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Kerry to Denver & Back to Co. Kerry

From Denver County to County Kerry: An American Adoptee Explores Her Irish Roots (Part I) I first met Marsi in 2017 when at Lorna Moloney Clans & Surnames Conference in ...
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O’Sullivan-Glannie Kerry

I get a lot of email queries asking about different branches of the O'Sullivan (Sullivan) families in Kerry. See an earlier blog with an overall summary. To-day I have a ...
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Fitzmaurices, Lords of Kerry, Barons of Lixnaw

The Fitzmaurice family were established in Kerry c.1235. Next Sunday 28 April 2019, Lixnaw Heritage & Historical Group are holding a conference, examining the history of this important clan. I ...
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Kerry Land & Tenant Rentals

Very few Kerry Estate or Kerry Tenant Rentals have been digitised but details of some are available in various archives. During the 18th and 19th centuries, Kerry became predominantly owned ...
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Kerry Tenant Rent Books

This final excerpt of Land Rentals, explains about the records or Rent Books that were kept to record payments due on the land rented. There is also comprehensive coverage of ...
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My Kerry Ancestors Kerry, 1600-1730: The emergence of a British Atlantic county <p>Kerry’s coastal location within the north-western corner of the north Atlantic positioned it strategically within a wider sphere of unparalleled discovery, migration and demographic upheaval, trade and commerce, and cultural interchange during the period 1600 to 1730. Viewed from a British Atlantic perspective, this study locates early modern Kerry within a transformative context of change.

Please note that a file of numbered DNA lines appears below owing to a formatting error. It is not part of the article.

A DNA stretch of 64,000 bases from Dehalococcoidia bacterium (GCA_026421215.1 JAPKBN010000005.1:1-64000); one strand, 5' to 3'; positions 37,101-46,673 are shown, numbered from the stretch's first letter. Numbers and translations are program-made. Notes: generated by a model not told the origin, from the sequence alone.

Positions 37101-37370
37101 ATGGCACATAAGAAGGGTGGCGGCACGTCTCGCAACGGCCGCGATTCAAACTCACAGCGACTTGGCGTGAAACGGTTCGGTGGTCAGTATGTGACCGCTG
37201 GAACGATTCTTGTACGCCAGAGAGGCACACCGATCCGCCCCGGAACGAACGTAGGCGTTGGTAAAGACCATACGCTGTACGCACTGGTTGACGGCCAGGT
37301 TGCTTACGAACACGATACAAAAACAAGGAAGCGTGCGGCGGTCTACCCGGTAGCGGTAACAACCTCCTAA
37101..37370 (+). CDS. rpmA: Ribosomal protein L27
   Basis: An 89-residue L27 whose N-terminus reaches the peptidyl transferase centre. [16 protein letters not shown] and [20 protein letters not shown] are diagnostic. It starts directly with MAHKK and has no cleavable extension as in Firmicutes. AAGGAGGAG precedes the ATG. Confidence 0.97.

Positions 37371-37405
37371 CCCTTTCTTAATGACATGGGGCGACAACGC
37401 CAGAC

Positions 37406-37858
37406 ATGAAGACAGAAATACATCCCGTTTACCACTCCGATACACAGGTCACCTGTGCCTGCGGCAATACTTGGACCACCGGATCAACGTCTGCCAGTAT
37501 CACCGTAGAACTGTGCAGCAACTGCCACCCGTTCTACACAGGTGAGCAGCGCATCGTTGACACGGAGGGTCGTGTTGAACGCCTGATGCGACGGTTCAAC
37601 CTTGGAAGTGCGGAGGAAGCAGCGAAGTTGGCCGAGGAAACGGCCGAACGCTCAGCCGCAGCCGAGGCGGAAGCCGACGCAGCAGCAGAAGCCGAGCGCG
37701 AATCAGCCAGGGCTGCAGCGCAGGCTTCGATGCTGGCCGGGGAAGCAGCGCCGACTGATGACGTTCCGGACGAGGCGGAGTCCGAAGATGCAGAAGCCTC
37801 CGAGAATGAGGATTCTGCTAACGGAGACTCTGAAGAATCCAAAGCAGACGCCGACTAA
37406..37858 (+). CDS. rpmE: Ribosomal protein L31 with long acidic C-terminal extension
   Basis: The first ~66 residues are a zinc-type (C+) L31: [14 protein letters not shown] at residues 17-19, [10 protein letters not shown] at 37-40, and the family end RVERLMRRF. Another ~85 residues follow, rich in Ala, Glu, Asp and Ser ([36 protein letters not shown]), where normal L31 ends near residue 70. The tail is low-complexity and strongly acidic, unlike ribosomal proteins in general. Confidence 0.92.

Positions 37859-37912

Marc Caball is an associate professor at UCD School of History. He has published widely on early modern cultural history including Poets and politics: reaction and continuity in Irish poetry, 1558–1625 (Cork, 1998)</p>
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Kerry, 1600-1730: The emergence of a British Atlantic county

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Kerry, 1600-1730: The emergence of a British Atlantic county

Kerry, 1600-1730: The emergence of a British Atlantic county

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Kerry’s coastal location within the north-western corner of the north Atlantic positioned it strategically within a wider sphere of unparalleled discovery, migration and demographic upheaval, trade and commerce, and cultural interchange during the period 1600 to 1730. Viewed from a British Atlantic perspective, this study locates early modern Kerry within a transformative context of change.

Marc Caball is an associate professor at UCD School of History. He has published widely on early modern cultural history including Poets and politics: reaction and continuity in Irish poetry, 1558–1625 (Cork, 1998)